Ii The Magnetic Field Integral Equation
The equivalence principle states that the electromagnetic behavior of a PEC object may be modeled by equivalent electric and magnetic surface current densities on its surface . In order to arrive at the MFIE of PEC scattering scenarios, we choose equivalent electric Love surface current densities on according to
with the outward unit normal vectoron , which in turn are the basis of an equivalent scenario in free space involving the associated well-known Green’s functions of the scalar Helmholtz equation . Enforcing the Love condition for the radiated magnetic field on yields the MFIE
with the identity operator and the MFIE integral operator
The classical discretization of the MFIE with ansatz functions (their rotated counterparts are ) for the electric surface currents
with the matrix entries and the right-hand side defined in the style of inner products
The expansion functions of the electric currents may be just RWG functions defined on all neighboring pairs of triangular mesh facets. For a full first-order discretization, we split these functions into an RWG part with functions and the complementary extension to full first order [20, 25] with functions . The following investigations are based on this hierarchical HO approach. For other HO ansatz functions — in particular, if they are of interpolatory nature —, it may not be that easy to identify and isolate the anisotropic influence of the RWG-alike part of the functions.
Iii Improved Discretization of the MFIE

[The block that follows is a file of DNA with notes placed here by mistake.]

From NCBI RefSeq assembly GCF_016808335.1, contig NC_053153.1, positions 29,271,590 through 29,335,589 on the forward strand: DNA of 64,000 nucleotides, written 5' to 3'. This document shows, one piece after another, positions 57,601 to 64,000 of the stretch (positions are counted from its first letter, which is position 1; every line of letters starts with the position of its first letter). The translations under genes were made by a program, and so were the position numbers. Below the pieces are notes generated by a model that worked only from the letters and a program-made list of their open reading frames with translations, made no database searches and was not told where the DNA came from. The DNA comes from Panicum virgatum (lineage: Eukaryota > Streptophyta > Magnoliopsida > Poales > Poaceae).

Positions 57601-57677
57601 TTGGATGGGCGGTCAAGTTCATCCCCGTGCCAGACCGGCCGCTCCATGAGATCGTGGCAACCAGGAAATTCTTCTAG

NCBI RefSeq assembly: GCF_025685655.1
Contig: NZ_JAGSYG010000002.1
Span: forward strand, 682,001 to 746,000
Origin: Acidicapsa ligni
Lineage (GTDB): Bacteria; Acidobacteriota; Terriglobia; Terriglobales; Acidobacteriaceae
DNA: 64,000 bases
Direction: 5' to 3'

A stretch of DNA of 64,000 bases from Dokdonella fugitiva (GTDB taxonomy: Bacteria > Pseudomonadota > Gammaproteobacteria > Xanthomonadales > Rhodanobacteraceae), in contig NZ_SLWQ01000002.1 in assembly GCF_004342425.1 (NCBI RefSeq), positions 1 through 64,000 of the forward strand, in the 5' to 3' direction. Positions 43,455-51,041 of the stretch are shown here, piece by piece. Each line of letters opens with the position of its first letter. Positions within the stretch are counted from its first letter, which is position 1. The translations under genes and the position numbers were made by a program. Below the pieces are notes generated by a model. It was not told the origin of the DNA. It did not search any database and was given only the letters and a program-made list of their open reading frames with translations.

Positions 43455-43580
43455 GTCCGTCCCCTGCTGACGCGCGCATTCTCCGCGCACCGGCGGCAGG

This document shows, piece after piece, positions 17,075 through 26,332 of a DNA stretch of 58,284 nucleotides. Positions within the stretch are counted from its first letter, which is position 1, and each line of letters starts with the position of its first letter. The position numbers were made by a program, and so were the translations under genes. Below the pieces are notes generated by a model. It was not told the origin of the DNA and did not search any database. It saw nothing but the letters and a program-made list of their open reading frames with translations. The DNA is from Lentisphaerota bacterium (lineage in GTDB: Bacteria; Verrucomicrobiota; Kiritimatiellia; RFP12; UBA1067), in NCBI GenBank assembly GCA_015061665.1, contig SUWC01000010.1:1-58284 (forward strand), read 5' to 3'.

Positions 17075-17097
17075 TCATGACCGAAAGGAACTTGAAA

with the Gram matrix of rotated and standard RWGs
As seen in (8), a weighting of 50% of the classical RWG Gram matrix and 50% of the WF discretization — two subsequent WF rotations and a sign inversion — is a suitable choice for pure RWG discretization.
In the implementation of (5), it is straight-forward to split the matrices into RWG and HO parts. In the full first-order discretization, the HO part already reduces the anisotropy of the RWG functions to some extent. Hence, the “correction term” needs here a weaker weighting than 50%. We haven chosen 20% for the results presented in this paper.
Iv Numerical Results
Plane-wave scattering from a square cuboid with an edge length of is analyzed in a mesh refinement study in Fig. 3 for RWG and full first-order ansatz functions.
For comparison purposes, the Julia implementation of the BC-MFIE in the boundary element analysis and simulation toolkit (BEAST) was employed . As it is known from literature [18, 19, 20], we observe that the full first-order discretization of the MFIE increases the accuracy, here to a level close to the BC-MFIE and the WF-MIFE — which are almost indistinguishable in their accuracy level. However, the proposed HO WF-MFIE scheme is able to increase the accuracy further. This clearly hints to the fact that the classical HO MFIE does not solve the MFIE problems but only relieves them in part. For a fully satisfying HO MFIE, dual-space testing would certainly be required. Nevertheless, the proposed WF scheme pushes the MFIE accuracy to EFIE levels for high-frequency scattering scenarios. As seen in Fig. 3, the full first-order WF-MFIE is here even more accurate than the full-first order EFIE, mostly due to the fact that the EFIE cannot benefit from the full first-order discretization in the considered frequency range.
We have presented a WF discretization scheme for the MFIE with classical div-conforming testing functions. The proposed scheme works with full first-order ansatz functions and is able to increase the accuracy of the MFIE considerably. Furthermore, it becomes clear from the presented results that the standard HO MFIE does not fully solve the MFIE accuracy problems but only hides them in part.